What to do the first time he hits you

Posted on Thursday, August 27, 2015

You’ve been dating a guy for a while and you think this relationship has potential. He’s good looking, charming and intelligent. Sure, he’s a bit possessive and he has a temper, but nobody’s perfect, right? Then, one night, after he’s had a couple of drinks, an argument takes a nasty turn. He gets a scary look in his eyes, and just like that, he slaps you so hard you see stars.

These kinds of scenarios play out in thousands of households around South Africa every year. The latest crime statistics from the South African government say that between 2012 and 2013, an average of 511 serious assaults were reported to the police every day – and a large number of cases of domestic violence go unreported.

Avoid getting trapped in an abusive relationship by taking action the first time your partner assaults you. Remember, your safety is in your hands.

Women who have been hit should be aware of the following:

Accept that he will hit you again unless you take action

“If he hits you once, chances are he will do it again,” says Jeanette Sera, a social worker at People Opposing Women Abuse (POWA). “Physical abuse can be fatal,” says Jeanette. “It can start with a slap, but it can also cause extensive injuries or even death.”

She says that women find it difficult to leave their abusive partners because they still love them and they hope it will never happen again. “But something needs to happen, whether it is counselling or even opening a case of assault. It is important for him to know that what he did is wrong.”

He can only change if he gets proper help
Many abusers are extremely apologetic the morning after. But a simple apology is not enough. Abusers don’t hit women by accident - the tendency to do so is a part of their make-up. “Unless he is willing to go for therapy to deal with his attitude towards women and relationships, be willing to genuinely look at himself and challenge himself, there is no chance for change,” says Jeanette. She adds, “Therapy is not a once-off activity.”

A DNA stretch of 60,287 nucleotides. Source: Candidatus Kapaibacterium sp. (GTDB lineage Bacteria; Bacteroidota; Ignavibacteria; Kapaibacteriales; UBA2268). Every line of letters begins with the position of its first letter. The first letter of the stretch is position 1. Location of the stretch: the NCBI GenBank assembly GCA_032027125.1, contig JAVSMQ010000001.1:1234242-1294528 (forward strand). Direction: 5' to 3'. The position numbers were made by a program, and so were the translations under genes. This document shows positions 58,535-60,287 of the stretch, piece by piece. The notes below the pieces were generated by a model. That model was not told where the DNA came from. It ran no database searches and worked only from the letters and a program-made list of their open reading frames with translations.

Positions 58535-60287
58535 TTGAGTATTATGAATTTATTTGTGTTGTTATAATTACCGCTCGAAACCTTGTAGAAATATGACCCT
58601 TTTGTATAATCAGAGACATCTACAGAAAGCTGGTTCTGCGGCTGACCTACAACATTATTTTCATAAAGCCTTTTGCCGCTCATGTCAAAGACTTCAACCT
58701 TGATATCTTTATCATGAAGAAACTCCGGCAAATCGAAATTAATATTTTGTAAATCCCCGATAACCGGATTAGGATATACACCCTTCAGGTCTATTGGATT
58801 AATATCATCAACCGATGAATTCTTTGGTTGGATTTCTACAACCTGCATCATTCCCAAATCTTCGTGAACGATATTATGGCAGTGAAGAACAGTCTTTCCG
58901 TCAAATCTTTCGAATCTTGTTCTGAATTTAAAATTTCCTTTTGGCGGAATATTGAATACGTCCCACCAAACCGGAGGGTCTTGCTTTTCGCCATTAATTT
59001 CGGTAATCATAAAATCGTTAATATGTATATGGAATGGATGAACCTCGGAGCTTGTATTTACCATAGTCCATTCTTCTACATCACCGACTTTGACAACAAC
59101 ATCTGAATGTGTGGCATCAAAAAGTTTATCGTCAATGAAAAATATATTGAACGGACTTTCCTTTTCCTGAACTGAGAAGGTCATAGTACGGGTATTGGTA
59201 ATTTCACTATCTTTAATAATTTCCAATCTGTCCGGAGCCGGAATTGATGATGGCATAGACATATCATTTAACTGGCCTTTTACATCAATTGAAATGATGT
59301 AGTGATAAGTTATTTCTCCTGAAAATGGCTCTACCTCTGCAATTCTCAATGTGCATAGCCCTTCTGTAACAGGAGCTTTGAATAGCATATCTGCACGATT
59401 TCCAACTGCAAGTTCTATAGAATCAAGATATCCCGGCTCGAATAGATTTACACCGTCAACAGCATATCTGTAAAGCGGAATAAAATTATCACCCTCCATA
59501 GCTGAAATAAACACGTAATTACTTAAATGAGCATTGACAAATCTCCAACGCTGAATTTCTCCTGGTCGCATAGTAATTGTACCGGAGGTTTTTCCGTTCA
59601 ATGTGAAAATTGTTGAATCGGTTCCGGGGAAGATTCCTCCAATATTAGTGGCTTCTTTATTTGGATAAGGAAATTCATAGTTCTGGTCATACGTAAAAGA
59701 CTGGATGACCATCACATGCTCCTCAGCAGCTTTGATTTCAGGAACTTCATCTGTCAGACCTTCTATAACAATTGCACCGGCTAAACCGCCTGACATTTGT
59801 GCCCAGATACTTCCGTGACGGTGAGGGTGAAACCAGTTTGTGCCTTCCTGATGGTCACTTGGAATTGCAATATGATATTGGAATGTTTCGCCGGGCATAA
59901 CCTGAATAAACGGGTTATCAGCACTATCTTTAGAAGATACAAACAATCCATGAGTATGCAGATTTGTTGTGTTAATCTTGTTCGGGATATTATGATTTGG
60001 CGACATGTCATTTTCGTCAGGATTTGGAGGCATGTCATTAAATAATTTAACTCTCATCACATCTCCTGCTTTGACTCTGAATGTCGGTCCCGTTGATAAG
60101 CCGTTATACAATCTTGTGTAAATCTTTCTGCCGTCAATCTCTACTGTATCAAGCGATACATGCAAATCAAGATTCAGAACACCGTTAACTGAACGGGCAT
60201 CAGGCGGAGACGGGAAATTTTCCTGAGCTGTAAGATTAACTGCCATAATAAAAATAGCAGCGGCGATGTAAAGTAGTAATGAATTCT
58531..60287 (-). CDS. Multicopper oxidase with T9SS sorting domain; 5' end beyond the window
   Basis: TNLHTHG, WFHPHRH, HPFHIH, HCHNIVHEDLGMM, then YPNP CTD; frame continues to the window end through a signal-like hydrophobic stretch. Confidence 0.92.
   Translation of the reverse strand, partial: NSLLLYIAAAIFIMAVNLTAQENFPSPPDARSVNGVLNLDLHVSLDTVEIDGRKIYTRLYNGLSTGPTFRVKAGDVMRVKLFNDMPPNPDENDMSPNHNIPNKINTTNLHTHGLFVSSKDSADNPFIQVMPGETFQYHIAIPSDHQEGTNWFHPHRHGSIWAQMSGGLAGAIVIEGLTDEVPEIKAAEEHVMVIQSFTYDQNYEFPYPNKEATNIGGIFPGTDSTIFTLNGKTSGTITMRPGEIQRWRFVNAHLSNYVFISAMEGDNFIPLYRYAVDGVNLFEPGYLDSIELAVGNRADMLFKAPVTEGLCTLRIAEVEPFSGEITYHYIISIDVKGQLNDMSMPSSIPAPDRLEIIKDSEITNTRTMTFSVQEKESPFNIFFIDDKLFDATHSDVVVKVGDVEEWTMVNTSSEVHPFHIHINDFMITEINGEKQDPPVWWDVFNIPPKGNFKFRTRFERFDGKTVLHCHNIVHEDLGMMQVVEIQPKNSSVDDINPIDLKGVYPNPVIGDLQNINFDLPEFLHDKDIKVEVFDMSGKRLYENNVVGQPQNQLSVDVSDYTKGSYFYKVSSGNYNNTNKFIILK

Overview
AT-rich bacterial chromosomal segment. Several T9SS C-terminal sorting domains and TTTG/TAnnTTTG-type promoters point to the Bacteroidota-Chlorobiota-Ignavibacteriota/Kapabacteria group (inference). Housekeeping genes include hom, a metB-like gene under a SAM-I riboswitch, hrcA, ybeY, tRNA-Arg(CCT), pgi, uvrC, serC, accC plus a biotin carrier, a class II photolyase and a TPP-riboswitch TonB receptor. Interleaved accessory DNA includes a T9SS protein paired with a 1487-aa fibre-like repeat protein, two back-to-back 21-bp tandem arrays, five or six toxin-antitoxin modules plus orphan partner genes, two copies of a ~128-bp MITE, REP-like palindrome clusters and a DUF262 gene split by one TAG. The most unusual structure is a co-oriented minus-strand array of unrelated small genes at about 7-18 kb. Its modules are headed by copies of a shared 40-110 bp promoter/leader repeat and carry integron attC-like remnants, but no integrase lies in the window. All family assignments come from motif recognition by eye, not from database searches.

You need emotional support
It’s important to accept that what has happened to you is not a dirty secret, but something for which you need the support of friends and family. Talk about it with the people who are closest to you, and they will help you take the next steps. It’s also vital to get the help of a therapist or counsellor.

“You need to get emotional support in the form of counselling to make sense of what has happened,” says Jeanette. “In addition to being physically hurt, you will be dealing with disillusionment, betrayal and the loss of trust.”  

You can make sure that you are safe
It’s obviously important that you act with caution, because your partner has already proven that he has a violent temper. If you believe that you are in danger in any way, you need protect yourself by involving the authorities.

“You can seek out a free place of safety for abused women, you can apply for a protection order at a magistrate’s office and you can open a case of assault with the police,” says Jeanette. 

If you have been the victim of domestic violence and you’re uncertain of the next steps, in need of help or feeling alone, you can contact POWA  for support and advice.

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